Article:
FORT DODGE, Iowa — Louisa-Muscatine pitcher Hailey Sanders was an out away from a seven-inning no-hitter against Underwood in Tuesday’s Class 2A quarterfinal at the Harlan Rogers Sports Complex in Fort Dodge.
Although the no-hitter wasn’t meant to be, the second-seeded Falcons took care of business and advanced to the semifinals on the back of a 6-1 win over the seventh-seed Eagles.
The only hit for Underwood came on a high and deep home run by junior Maddie Pierce. Besides that, the senior allowed a lone walk to Ella Pierce. The highly decorated L-M pitcher struck out a dozen in the win for the Falcons.
Players on L-M admit they were rooting for the no-hitter to come to fruition but are nonetheless happy to be moving on, as they have the previous two years at the state tournament.
“We were all really bummed when (the walk and the home run) happened,” L-M junior Mallory Mashek said. “Hailey still pitched a great game.”
Offensively, Louisa-Muscatine received production from throughout its lineup.
The top three hitters in the L-M lineup (Kylee Sanders, McKenna Hohenadel and Hailey Sanders) each had two of the Falcons' 10 hits, and combined for two RBIs and three runs scored.
Cleanup hitter Brynn Jeamby was 1-for-3 but was the only Falcon hitter to drive in multiple runs, getting RBIs in both of her final two at-bats. The first came in the bottom of the fourth. With one out, Jeamby roped a screaming line drive right back off of the leg of Underwood’s pitcher, Ella Pierce.
The Eagle junior starting pitcher would take another shot off the the other leg when junior Kylee Sanders replicated Jeamby's hit. The Underwood pitcher stayed down after both but remained in the game and pitched all six innings for the Eagles.
“I felt really bad for her,” Kylee Sanders said. “But we make really good contact and there’s nothing you can really do about it.”
Freshman McKenzie Kissel, hitting in the number nine spot in head coach Bryan Butler’s lineup, got the Falcons (19-5) started in the bottom of the second with an RBI base knock down the third base line that scored Mae Cox.
“(McKenzie) has been doing an outstanding job at the plate,” Butler said. “Having her the (designated player hitting ninth), it’s just like having a second leadoff hitter. If she gets on and Kylee comes up, it’s the perfect setup for us.”
Cox reached on an error a few batters prior. A bad Underwood (14-5) throw allowed Cox to advance to second and she made her way to third on a passed ball before Kissel allowed her to touch home for the first L-M run.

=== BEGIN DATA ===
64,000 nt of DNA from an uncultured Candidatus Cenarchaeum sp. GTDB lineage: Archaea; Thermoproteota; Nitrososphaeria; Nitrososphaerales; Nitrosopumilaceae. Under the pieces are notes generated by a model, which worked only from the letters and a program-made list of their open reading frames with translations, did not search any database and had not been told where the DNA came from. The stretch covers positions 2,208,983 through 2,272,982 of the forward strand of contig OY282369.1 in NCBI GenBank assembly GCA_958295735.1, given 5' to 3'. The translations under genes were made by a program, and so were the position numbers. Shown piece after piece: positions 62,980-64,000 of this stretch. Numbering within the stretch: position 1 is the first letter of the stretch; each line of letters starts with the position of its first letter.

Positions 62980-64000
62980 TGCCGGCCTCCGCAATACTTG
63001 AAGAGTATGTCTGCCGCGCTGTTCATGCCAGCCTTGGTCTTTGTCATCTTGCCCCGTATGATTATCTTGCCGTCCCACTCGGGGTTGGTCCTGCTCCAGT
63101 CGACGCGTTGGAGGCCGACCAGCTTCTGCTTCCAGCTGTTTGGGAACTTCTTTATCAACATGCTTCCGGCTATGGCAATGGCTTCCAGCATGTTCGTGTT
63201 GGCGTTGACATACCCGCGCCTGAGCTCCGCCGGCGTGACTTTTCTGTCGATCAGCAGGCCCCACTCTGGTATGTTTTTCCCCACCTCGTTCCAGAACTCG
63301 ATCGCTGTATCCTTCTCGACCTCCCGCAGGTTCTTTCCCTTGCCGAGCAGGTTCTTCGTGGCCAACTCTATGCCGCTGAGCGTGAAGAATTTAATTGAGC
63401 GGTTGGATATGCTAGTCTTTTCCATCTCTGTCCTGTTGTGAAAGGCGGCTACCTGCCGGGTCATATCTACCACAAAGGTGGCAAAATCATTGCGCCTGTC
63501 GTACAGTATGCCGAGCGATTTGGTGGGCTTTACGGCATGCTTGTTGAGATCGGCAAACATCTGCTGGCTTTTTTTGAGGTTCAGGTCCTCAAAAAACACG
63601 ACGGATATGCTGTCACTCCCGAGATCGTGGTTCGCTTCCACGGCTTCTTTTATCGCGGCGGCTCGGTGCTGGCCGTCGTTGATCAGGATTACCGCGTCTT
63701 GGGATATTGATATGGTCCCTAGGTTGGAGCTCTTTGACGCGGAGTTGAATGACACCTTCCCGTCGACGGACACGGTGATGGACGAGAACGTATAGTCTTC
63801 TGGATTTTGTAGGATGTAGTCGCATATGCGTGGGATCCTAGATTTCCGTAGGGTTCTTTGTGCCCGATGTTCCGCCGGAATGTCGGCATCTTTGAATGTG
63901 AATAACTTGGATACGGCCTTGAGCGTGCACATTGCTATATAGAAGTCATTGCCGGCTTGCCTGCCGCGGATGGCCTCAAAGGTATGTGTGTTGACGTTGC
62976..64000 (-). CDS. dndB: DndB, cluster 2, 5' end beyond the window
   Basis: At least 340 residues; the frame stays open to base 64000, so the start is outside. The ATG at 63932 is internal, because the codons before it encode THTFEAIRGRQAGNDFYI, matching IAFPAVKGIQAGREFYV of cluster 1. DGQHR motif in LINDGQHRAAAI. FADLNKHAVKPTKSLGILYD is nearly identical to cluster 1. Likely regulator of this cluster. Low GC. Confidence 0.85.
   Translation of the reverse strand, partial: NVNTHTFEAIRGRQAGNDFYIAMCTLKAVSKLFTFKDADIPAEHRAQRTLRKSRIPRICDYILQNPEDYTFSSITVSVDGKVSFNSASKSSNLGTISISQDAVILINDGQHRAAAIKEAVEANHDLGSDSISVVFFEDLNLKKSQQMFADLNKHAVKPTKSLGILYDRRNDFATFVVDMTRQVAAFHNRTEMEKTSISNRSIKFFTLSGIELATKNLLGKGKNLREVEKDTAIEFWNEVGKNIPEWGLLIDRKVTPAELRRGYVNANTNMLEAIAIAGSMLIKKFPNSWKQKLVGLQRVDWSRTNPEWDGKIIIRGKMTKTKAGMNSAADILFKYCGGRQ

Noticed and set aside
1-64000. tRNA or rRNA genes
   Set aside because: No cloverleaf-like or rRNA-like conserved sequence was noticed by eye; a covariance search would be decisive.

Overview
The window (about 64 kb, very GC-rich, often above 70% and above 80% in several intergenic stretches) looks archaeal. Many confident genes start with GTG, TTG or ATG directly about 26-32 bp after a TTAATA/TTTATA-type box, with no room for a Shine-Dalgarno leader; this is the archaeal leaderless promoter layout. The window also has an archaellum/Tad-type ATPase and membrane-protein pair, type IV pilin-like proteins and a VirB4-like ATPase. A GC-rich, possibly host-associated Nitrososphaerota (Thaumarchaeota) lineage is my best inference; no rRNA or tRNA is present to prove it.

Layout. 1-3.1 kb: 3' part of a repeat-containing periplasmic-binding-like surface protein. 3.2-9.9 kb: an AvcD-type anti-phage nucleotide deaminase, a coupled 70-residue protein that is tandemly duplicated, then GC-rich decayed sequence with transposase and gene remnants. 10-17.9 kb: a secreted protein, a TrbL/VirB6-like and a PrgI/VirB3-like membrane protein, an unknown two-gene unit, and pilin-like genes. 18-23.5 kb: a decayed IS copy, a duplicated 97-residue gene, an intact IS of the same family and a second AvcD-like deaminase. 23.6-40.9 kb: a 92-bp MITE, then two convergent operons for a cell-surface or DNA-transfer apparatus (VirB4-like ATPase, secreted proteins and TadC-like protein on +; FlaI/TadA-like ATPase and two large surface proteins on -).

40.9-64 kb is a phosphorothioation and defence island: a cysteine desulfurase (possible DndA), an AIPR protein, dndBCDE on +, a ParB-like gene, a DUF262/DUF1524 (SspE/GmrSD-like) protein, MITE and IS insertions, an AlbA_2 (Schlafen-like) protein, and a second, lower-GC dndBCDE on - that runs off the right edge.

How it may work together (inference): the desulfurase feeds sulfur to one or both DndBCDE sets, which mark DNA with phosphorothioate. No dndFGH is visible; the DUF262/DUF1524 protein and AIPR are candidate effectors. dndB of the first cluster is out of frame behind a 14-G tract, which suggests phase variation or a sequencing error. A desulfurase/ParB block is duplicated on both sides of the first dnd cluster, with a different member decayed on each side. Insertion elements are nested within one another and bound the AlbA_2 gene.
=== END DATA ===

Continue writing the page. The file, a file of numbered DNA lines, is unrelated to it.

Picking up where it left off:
Though the Falcons got two hits in their half of the first, they were unable to put a run across. Falcon hitters seemingly intensified the pressure on Ella Pierce with each plate appearance.
“I really don’t like to coach them when they’re in the box,” Butler said. “It’s not a good approach for a coach. … We’ll talk in the dugout about things we see, and the players are really good about communicating with each other about the pitcher’s tendencies, what they’re seeing and what the strike zone is. They do a lot of talking. I hesitate to do much while they’re hitting other than ‘See ball, hit ball.’”
“We learn every time, every at-bat,” said Mashek. “Every time, we tell the person on deck, we tell the whole dugout, and we learn where pitches are going and stuff like that.”
The Eagle pitcher presented the Falcons with a bit of a different look, but L-M adjusted.
“I feel like we were all super early. (Ella Pierce) had good movement, a good drop ball,” Hailey Sanders said. "After the first couple innings, we just had to get our timing down. Once we got through our lineup once, that’s when we really got everything down.”
“My timing is the biggest thing,” Kylee Sanders said. “We just made our adjustments and jumped on her for runs when we could.”
Outside of the first, L-M went down scoreless in one other inning.
Louisa-Muscatine will play third-seeded Ogden (20-3) on Wednesday at 3:30 p.m. in the semifinals.
“The defense made some great plays today,” Butler said. “That’s what I like to see. Our defense got work in and they were sharp. It’s nice to see that. To me, that’s attributed to the schedule we had at the end of the season.
"We’re were getting a lot of balls hit our way and took some losses. But the kids get up here and they’re confident — not cocky, but confident. They understand their role.”